HC Deb 13 December 1956 vol 562 cc607-8
25. Mr. V. Yates

asked the Secretary of State for the Home Department why the privilege whereby G. Howison, an artist imprisoned at Parkhurst Gaol, was allowed to send drawings and paintings made at his own expense to his home has been discontinued and in what circumstances prisoners may be permitted under his regulations to send to relatives articles which have been made in their cells at their own expense.

Major Lloyd-George

Prisoners are not permitted to send out during their sentence drawings or paintings done in prison. This prisoner was originally allowed to do so because of a mistaken interpretation, which I regret, of the governing circular.

Mr. Yates

Is not the Home Secretary aware that this man's pictures are displayed throughout Parkhurst Gaol, and that he was allowed to send home over 1,000 pictures as a means of helping him to become rehabilitated when he leaves prison? If there is no abuse, why cannot he be allowed to continue to send them?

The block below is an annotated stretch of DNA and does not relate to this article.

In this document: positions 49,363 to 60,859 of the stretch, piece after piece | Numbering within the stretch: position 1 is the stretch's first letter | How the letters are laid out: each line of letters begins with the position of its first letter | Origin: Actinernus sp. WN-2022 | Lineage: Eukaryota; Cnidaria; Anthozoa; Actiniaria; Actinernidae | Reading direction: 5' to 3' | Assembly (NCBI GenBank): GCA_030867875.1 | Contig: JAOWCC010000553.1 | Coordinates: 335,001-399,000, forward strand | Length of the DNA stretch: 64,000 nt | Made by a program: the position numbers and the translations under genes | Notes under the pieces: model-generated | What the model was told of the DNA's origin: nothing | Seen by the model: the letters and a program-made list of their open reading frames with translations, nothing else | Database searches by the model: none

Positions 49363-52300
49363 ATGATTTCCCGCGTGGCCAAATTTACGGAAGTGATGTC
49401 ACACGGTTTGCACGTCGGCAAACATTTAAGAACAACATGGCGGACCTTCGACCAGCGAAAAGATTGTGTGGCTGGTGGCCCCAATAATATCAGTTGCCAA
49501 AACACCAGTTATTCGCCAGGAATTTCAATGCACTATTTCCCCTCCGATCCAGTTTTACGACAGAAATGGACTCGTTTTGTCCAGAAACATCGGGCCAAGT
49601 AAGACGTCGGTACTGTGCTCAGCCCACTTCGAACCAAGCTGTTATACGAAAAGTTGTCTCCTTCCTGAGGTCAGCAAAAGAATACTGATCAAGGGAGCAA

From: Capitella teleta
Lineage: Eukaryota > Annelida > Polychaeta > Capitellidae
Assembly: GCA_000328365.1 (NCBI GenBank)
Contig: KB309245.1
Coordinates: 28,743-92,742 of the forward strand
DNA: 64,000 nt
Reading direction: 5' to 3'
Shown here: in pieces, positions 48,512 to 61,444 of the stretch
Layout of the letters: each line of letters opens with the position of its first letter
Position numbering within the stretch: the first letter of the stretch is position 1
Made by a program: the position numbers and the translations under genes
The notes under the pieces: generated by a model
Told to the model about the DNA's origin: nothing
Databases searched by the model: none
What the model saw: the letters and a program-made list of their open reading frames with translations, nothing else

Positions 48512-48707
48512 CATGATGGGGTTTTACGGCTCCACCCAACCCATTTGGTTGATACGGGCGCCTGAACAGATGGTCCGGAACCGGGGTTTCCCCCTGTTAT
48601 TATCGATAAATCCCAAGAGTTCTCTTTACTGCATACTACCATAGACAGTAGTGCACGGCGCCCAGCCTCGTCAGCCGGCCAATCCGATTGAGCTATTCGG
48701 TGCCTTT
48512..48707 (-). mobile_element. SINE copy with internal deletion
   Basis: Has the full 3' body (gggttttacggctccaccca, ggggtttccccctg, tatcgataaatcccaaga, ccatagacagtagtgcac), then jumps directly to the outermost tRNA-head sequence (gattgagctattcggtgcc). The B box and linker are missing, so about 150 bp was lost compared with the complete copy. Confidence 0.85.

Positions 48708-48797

Major Lloyd-George

The Advisory Council on the Treatment of Offenders advised in 1949, and it has been confirmed since, that this should not be done. In this instance he was allowed to do so by mistake, and I am sure the hon. Gentleman will appreciate that this practice could lead to tremendous abuses if it were allowed.

Mr. Younger

Can the right hon. and gallant Gentleman tell the House whether the rule to which he referred applies also to taking out works of literature or art at the end of the sentence? There is a feeling that it is one of the more depressing features of modern administration, that whereas in the past many works have been completed in prison and have subsequently seen the light of day, that does not seem possible nowadays.

Major Lloyd-George

They are allowed to take them out.